As they have done in previous collaborations, Diane Hoyt-Goldsmith and photographer Lawrence Migdale once again explore a central cultural tradition. Celebrating a Quincea$era: A Latino's 15th Birthday Celebration chronicles the preparation-and the big event-which attends the traditional Mexican-American celebration marking a girl's passage into adulthood. Photographs show preparatory steps, such as sending out invitations and choosing a dress.
School Library Journal
Gr 3-6-Cynthia Cuevas is turning 15, which marks a rite of passage for a girl-her quincea-era-the day on which she leaves behind her childhood and becomes a young woman. In this beautifully crafted photo-essay, 10-year-old Ariana helps her cousin prepare for the big day. The eye-catching, full-color photos follow the buildup-from writing and hand delivering invitations, planning a menu, choosing the attendants and dresses, and learning to waltz to the event itself. The clearly written, engaging text conveys both the social and religious significance of the event, including a one-page sidebar on Our Lady of Guadalupe. The sense of celebration and transition are honored both in the text, which includes embedded definitions of the Spanish words used, and in the photographs. Girls will find this a fascinating look at an increasingly popular tradition, more successful pictorially and textually than Elizabeth King's Quincea-era (Dutton, 1998). This exemplary photo-essay concludes with a glossary and an accurate index.-Ann Welton, Grant Elementary School, Tacoma, WA Copyright 2002 Cahners Business Information.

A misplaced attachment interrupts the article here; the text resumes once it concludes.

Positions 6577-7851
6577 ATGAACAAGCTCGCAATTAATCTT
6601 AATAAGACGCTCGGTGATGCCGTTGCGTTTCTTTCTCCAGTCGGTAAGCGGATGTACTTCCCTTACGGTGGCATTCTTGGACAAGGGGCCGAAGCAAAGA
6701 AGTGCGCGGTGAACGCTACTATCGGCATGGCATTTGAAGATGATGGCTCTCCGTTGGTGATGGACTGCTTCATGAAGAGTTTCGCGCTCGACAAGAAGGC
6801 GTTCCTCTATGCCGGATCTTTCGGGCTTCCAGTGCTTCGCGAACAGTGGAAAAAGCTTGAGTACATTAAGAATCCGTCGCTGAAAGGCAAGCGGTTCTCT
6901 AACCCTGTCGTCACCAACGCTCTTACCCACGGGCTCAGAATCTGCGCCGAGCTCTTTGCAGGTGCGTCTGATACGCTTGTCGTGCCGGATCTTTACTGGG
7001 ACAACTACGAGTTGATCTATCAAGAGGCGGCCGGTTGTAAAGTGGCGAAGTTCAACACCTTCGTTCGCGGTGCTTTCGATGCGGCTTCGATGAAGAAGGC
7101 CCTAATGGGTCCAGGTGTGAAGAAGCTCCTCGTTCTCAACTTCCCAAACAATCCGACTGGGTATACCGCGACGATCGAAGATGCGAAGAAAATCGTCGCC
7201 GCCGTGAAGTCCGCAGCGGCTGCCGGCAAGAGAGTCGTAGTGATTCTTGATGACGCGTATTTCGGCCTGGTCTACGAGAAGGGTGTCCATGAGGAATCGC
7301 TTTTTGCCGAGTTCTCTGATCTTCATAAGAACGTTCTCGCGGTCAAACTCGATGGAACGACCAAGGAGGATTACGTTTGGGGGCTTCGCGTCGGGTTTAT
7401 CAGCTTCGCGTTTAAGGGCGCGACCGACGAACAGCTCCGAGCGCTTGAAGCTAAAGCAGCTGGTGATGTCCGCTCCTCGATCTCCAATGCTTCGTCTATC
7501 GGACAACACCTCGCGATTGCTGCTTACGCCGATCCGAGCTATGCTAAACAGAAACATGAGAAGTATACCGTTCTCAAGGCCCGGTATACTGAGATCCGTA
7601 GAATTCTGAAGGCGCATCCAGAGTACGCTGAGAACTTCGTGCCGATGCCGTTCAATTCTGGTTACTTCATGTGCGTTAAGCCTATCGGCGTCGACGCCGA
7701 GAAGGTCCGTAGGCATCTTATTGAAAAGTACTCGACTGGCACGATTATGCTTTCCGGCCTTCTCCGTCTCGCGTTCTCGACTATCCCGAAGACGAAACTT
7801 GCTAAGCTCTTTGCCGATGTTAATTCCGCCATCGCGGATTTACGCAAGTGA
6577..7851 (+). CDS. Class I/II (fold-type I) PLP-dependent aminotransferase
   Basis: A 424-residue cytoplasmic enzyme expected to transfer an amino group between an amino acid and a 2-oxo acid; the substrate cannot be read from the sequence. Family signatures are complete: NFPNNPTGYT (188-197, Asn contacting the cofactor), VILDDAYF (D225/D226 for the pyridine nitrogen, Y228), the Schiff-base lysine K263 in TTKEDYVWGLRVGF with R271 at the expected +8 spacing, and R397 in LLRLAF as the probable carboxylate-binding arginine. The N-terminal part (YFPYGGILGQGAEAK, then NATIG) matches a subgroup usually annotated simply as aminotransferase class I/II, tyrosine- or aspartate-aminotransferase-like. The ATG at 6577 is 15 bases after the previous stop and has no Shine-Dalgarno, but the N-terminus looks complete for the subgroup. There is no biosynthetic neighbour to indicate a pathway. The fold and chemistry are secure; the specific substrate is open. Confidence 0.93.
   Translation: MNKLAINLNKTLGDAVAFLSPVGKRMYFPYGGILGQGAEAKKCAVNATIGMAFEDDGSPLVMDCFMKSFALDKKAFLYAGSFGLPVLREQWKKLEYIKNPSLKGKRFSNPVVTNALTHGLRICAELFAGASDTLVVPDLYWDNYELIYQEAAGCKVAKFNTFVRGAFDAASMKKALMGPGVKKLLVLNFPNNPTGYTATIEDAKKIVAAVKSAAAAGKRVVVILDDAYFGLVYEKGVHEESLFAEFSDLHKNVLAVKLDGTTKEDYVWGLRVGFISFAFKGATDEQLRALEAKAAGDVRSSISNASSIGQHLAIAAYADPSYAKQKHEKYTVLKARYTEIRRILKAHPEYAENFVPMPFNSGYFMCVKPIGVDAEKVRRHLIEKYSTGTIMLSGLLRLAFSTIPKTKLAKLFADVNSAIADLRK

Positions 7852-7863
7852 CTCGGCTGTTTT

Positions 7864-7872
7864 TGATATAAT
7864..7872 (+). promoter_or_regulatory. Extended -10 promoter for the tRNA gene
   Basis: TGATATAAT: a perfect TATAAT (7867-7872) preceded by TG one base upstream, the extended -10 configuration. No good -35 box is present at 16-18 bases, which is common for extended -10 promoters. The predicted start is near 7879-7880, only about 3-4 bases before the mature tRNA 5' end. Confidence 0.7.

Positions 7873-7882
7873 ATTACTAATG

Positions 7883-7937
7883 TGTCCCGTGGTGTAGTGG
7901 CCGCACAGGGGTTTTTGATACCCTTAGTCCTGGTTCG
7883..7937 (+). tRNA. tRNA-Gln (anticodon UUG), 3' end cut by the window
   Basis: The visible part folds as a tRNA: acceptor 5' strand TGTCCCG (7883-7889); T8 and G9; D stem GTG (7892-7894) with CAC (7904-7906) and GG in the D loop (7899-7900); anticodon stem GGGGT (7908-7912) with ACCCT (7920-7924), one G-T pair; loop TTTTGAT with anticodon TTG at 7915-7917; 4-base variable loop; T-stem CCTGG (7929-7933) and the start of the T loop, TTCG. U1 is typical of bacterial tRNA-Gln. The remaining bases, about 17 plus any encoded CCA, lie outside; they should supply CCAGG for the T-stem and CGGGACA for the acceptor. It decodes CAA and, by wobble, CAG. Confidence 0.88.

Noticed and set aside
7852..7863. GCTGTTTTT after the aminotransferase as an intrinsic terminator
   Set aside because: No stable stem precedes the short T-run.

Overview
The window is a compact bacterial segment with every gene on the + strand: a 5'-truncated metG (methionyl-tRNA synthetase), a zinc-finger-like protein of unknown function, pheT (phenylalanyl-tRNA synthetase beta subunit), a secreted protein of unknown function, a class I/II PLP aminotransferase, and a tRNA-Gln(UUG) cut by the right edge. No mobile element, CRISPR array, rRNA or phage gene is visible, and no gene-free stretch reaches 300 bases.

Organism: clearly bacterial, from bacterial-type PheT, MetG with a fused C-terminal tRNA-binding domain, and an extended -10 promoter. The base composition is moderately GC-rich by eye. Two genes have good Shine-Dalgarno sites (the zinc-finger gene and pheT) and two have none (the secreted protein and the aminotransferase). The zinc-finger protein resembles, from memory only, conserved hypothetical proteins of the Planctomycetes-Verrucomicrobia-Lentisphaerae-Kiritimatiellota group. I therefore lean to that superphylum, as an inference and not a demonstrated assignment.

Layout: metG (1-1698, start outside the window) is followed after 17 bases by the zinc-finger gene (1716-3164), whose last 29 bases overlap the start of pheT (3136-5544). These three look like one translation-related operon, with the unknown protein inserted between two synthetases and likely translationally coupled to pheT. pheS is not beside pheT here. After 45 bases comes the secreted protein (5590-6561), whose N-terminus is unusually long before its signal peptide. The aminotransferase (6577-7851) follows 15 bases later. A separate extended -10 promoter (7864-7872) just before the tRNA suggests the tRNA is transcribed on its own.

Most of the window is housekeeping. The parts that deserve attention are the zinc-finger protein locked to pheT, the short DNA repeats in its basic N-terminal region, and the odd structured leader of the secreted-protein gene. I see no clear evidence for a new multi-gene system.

Following the pattern of their other collaborations, Hoyt-Goldsmith and Migdale (Celebrating Ramadan, 2001, etc.) invite the reader to join a family and a whole community as they celebrate an important occasion in the life of a 15-year-old Mexican-American girl. The engaging photo essay details all the stages in the quincea-era celebration that involves a religious ceremony and a gala dance. Aztec, Roman Catholic, and European traditions are interwoven in the rite of passage still celebrated in Mexico and Mexican-American communities alike. Although in earlier times, the 15th birthday was an occasion for a young woman to make a decision between a secular life and a life consecrated to religious duties, it is now a time for reflection about childhood and the adult life she will lead. A special Mass is held and a large party with a corte de honor of 14 young men and women is planned with the help of many friends and relatives. This court may be linked to the 19th century, when the Austrians Maximilian and Carlota ruled as emperor and empress of Mexico for a short time and imported European traditions, such as fancy dress balls. Today's young people, in long dresses and tuxedos, perform complex dances reminiscent of the past before they start doing today's dances. The crisp, clear photos show Cynthia, a California teenager, and her family as they begin to plan the celebration. Her young cousin Ariana and her family are also very involved with the plans and the close relationship between the two families is highlighted. With its mix of family celebration, explanations of cultural and religious traditions, and glimpse into the everyday life of the large Mexican-American community, this is avery attractive way to introduce a major American ethnic group. (glossary, index) (Nonfiction. 9-13)